follow the money
Posted by Mark J. Miller on November 1, 2012 10:29 AM
Profit is generally defined as the amount of money made after expenditures are accounted for, but the good folks of Starbucks have apparently been using a different definition.
Reuters discovered in an investigation that the coffee giant was telling investors that its U.K. business was going like gangbusters but the company also filed taxes that claim massive losses — a claim the company denies. Now it appears that the movie studio-like practice was taking place in other parts of Europe as well.
Reuters now reports in a new installment of its investigation that it's all in how you define 'profit.'
“Starbucks Chief Financial Officer Troy Alstead said the company simply used a different measure of profit when reporting its performance to investors and when filing its tax returns,” the wire service reports. Reuters also notes, however, that there is no indication that Starbucks has broken any actual rules in any country.
"If you're not finding ways to mitigate your tax responsibilities to the best of your ability, that's something that will impact shareholders," said RJ Hottovy, an analyst who covers Starbucks for Morningstar, told Reuters.Continue reading...
Posted by Dale Buss on October 26, 2012 12:55 PM
Ford is experiencing a case of deja vu, and it doesn't like what it is seeing (again). Ford and Renault executives this week voiced concerns about the competitive effects of a French-government rescue deal for PSA/Peugeot-Citroen.
As the only one of the U.S. Big Three that didn't accept the offer of a federal-government bailout in 2009, Ford to rely instead on its own huge bet on its future financed by private capital and led by CEO Alan Mulally. But neither did Ford at the time object to the U.S.-taxpayer bailouts of GM and Ford.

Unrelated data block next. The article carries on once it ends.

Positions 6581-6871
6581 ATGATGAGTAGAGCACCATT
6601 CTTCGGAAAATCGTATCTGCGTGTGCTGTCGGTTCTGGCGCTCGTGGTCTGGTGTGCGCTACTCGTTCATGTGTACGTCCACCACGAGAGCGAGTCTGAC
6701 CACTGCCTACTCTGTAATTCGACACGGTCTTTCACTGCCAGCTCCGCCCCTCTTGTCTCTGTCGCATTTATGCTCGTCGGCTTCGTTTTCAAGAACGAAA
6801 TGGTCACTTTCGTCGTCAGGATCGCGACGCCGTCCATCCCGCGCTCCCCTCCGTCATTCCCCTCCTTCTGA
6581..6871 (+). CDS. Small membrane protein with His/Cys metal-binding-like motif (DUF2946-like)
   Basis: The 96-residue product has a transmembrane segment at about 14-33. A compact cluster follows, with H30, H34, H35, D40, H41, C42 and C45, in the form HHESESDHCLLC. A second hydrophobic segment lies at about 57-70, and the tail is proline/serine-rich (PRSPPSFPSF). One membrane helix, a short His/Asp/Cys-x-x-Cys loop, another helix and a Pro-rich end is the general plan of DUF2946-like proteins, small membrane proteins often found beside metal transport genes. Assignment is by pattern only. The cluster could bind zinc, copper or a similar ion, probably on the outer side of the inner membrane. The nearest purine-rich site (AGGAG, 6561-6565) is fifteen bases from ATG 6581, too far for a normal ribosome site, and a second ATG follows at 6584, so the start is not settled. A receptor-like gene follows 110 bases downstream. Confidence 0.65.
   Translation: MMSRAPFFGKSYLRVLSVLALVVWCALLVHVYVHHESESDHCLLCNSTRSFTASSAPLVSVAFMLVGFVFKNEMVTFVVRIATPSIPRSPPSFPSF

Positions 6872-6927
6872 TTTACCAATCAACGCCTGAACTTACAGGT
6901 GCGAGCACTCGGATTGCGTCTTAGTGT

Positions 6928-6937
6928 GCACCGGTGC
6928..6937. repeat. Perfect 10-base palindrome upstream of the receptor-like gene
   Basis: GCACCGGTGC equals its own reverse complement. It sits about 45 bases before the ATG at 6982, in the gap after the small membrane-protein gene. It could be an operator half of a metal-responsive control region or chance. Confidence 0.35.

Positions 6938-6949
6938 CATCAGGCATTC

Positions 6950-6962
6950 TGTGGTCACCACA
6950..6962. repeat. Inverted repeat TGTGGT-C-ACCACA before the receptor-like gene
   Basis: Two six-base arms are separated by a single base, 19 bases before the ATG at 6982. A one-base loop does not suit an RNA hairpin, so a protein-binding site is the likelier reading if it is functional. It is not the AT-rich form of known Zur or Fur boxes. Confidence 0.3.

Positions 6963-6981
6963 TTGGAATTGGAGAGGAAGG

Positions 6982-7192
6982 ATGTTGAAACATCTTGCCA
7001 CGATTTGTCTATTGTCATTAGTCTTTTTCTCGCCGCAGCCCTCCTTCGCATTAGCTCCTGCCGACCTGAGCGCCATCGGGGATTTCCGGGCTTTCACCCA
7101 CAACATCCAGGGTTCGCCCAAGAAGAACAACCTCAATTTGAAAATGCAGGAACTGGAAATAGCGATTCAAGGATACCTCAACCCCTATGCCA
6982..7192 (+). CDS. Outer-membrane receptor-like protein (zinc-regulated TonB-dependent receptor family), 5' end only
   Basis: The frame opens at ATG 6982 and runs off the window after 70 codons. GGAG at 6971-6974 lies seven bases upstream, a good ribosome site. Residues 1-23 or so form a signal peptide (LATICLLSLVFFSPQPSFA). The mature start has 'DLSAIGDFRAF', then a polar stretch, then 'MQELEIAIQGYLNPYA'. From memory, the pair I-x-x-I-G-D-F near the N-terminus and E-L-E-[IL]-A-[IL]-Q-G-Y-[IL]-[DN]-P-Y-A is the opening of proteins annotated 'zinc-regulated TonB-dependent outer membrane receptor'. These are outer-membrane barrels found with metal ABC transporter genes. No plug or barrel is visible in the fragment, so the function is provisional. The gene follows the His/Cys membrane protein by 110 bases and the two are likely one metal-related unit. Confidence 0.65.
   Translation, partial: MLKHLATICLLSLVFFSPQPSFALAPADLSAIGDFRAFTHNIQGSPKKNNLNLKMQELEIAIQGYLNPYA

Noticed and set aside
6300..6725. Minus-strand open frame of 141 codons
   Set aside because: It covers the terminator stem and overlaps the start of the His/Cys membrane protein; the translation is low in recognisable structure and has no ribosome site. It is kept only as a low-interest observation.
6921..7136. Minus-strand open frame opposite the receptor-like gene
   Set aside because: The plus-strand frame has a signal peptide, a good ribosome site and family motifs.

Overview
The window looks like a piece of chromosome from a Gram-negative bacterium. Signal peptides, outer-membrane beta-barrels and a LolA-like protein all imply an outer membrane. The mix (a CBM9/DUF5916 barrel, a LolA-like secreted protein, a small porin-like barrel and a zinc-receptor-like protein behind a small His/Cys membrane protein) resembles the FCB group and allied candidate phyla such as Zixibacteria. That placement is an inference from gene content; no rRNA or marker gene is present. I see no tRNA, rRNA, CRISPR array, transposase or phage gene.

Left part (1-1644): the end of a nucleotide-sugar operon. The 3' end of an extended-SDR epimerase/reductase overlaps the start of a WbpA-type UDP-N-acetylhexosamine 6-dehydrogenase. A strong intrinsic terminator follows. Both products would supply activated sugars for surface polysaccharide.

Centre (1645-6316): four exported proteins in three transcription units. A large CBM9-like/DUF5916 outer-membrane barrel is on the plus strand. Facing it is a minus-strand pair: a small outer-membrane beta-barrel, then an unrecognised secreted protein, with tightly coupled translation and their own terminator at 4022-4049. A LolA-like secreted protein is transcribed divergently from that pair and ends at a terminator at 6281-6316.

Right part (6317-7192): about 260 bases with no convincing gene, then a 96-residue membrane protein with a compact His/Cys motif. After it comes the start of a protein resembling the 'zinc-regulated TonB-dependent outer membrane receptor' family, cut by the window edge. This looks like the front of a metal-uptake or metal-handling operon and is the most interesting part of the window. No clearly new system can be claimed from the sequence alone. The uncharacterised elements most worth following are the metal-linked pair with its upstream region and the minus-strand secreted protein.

This time around, however, Ford sees things differently, for at least two reasons. First, the European auto market seems to be headed on a further downward trajectory, whereas industry hopes in the U.S. in 2009 were for a turnaround that, in fact, soon materialized.Continue reading...
Posted by Dale Buss on October 22, 2012 04:04 PM
At this point, automakers are just trying to keep ahead of the cratering of the European market, like some Indiana Jones character who's attempting to leap to the other side of a chasm before his footing completely gives away.
Just about every carmaker selling in Europe is offering deep price discounts, slashing costs, planning to close plants, reducing sales forecasts, redirecting domestic output to export markets, posting losses, appealing for more government aid — or some combination thereof. And they are far from achieving an equilibrium in their scaleback as they cope with the steady worsening of a five-year sales slump that isn't forecasted to end before 2015.
"It is unclear if all carmakers will survive without government help," Volkswagen Group CFO Hans Dieter Poetsch said recently, according to Automotive News Europe.Continue reading...
brand and bottle
Posted by Mark J. Miller on October 16, 2012 06:02 PM
A typical Budweiser has 5.3 percent alcohol. Sam Adams Boston Lager: 4.8 percent. Coors Light: 4.2. Armageddon: 65. No wonder the measuring-tape holders at the Guinness Book of World Records are reportedly checking to see if the new brew out of Scotland sets a new high for alcohol content in a beer.
If so, it will have beaten out a brewery in Holland that produced Start The Future, which featured 60 percent alcohol, since July of 2010. According to the UK's Daily Mail, the battle for the top percentage has been raging for the last three years, started by Scotland’s BrewDog with the fabulously named Tactical Nuclear Penguin brew, which boasted 32 percent alcohol content.